Few things can bring together — or divide — a faith community the way a building or renovation project can. And yet, for every parish and institution, shifting realities and needs can demand that members recognize when a time for change has come. Sometimes these changes are primarily cosmetic, with a focus on the minor repairs or updates. At other times, communities will have to make difficult decisions about renovating an existing space, demolishing historic buildings and building new spaces for worship, meetings and faith formation.
To help navigate the complex process of discernment, fundraising, planning and construction, the Archdiocese of Milwaukee’s Building Commission provides specific resources and guidelines for parishes and institutions that are contemplating building and renovation.
Under the direction of Mark Kemmeter, who also serves the archdiocese as Director of the Office of Planning and Councils, the Building Commission works to provide active support to communities contemplating building and renovation projects.
“The Building Commission exists to assist the archbishop in assessing the feasibility of building projects,” Kemmeter said. “Most of the members are ‘in-house,’ but we also draw on outside help. This includes a priest, someone from Catholic Mutual [Insurance], and right now we also have two architects, as well as someone from parish finances.”
In assessing a proposal, the Building Commission focuses its attention on two areas of concern: the construction itself and the parish’s ability to fund the project.
The Commission asks parishes to follow a four-step process that is outlined in detail in the archdiocese’s “Building Guidelines” (which can be found in the resources section of the archdiocese’s website).
This important process begins with a feasibility study but, as Kemmeter notes, “If a parish is thinking of building something, they have to get permission to study it. The archbishop wants to look at this information so that we can look at assessments, etc., to help make sure that a parish is in the position to build.”
Once permission has been obtained and a study is conducted, the parish or institution can move forward in its search for an architect. This is also done in dialogue with the Building Commission. In addition to an architect, many parishes will also choose to hire a liturgical consultant. The purpose of the liturgical consultant is to help a parish community understand the theology and demands of the Church’s liturgy and rituals and to collaborate with the architect and archdiocese in making sure that a community follows liturgical guidelines, particularly those outlined in the General Instruction of the Roman Missal and United States Bishops’ document Built of Living Stones: Art, Architecture, and Worship. Regardless of whether a parish or institution uses a liturgical consultant, the archdiocese always recommends some element of liturgical formation for parish leadership.
Once these initial steps have been taken and approval has been given, the parish or institution can submit design plans for approval and, once this has been obtained, construction can begin.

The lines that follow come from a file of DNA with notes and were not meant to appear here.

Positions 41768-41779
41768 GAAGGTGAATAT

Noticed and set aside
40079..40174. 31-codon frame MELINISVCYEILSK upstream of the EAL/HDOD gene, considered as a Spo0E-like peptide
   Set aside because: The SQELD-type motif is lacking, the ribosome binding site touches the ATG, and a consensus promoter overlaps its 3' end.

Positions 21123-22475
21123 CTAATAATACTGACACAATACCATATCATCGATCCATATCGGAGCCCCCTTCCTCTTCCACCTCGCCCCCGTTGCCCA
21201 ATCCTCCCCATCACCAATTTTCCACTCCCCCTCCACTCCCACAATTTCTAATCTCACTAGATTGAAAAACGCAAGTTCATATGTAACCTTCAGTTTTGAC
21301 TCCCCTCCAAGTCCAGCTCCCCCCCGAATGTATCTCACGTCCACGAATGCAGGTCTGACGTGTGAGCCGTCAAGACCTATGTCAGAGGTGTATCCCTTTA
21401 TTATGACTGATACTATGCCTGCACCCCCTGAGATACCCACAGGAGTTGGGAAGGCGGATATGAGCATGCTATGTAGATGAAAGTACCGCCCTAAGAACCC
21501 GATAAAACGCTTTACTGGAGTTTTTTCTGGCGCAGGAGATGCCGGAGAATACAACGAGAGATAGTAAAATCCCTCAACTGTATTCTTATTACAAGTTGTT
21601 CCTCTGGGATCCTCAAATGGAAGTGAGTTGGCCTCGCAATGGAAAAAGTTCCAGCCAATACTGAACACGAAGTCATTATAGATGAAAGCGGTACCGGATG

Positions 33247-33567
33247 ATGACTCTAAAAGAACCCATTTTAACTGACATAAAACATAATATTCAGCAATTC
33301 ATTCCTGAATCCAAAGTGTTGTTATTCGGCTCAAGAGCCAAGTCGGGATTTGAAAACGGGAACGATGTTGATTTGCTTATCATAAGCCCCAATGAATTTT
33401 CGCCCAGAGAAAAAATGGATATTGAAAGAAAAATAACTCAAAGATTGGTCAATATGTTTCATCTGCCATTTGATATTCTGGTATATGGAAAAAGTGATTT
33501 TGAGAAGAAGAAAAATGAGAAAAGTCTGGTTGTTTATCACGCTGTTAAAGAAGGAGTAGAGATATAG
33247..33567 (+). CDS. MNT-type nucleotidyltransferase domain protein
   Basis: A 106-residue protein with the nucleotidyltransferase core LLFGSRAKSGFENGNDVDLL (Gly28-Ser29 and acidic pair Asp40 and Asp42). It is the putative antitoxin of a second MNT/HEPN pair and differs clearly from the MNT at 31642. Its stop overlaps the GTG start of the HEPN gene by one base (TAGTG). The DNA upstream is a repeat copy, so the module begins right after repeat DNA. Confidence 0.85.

For Kemmeter and the members of the Building Commission, their work goes beyond simply providing active support for parishes and institutions that help to construct new buildings or renovate existing structures. An important point of consideration is how these construction and renovation projects intersect with the long-range planning goals of the archdiocese.
“We’re starting to raise questions about new construction, particularly considering that many of our parishes are multi-parish communities. Is this really necessary? Are there facilities like this available already? Are you replicating something that is already there? It’s really another filter.”
In its work with parishes and other institutions, the Building Commission seeks to facilitate dialogue.
“I think we’ve done a good job of creating a spirit of dialogue so that parishes realize that our role and their role are not that different. We want to make sure we’re doing the best possible project we can,” Kemmeter said. “More and more we see parishes asking themselves what more could be done with spaces they have.”
This willingness to discern and find creative solutions to space issues calls for greater creativity but can also often minimize financial strain on parishes and other institutions.
Ultimately, as Built of Living Stones observes, “The process of building a church calls the People of God to the unfished business of the community.”
The building, renovation and maintenance of church buildings, schools, rectories and meeting areas are expressions of how each community lives out its commitment to the Church’s mission to evangelization.
“We are coming out of an era when, in many parishes, the attitude was ‘what do we need to do to survive,’” Kemmeter observed. “What we want to do as a diocese is to help parishes thrive. One of the ways this can happen is by parishes becoming larger. The mission of the Church is the same for all parishes and what we are able to do now is to strengthen our ability for mission in the fullness of what that means in every part of the diocese.”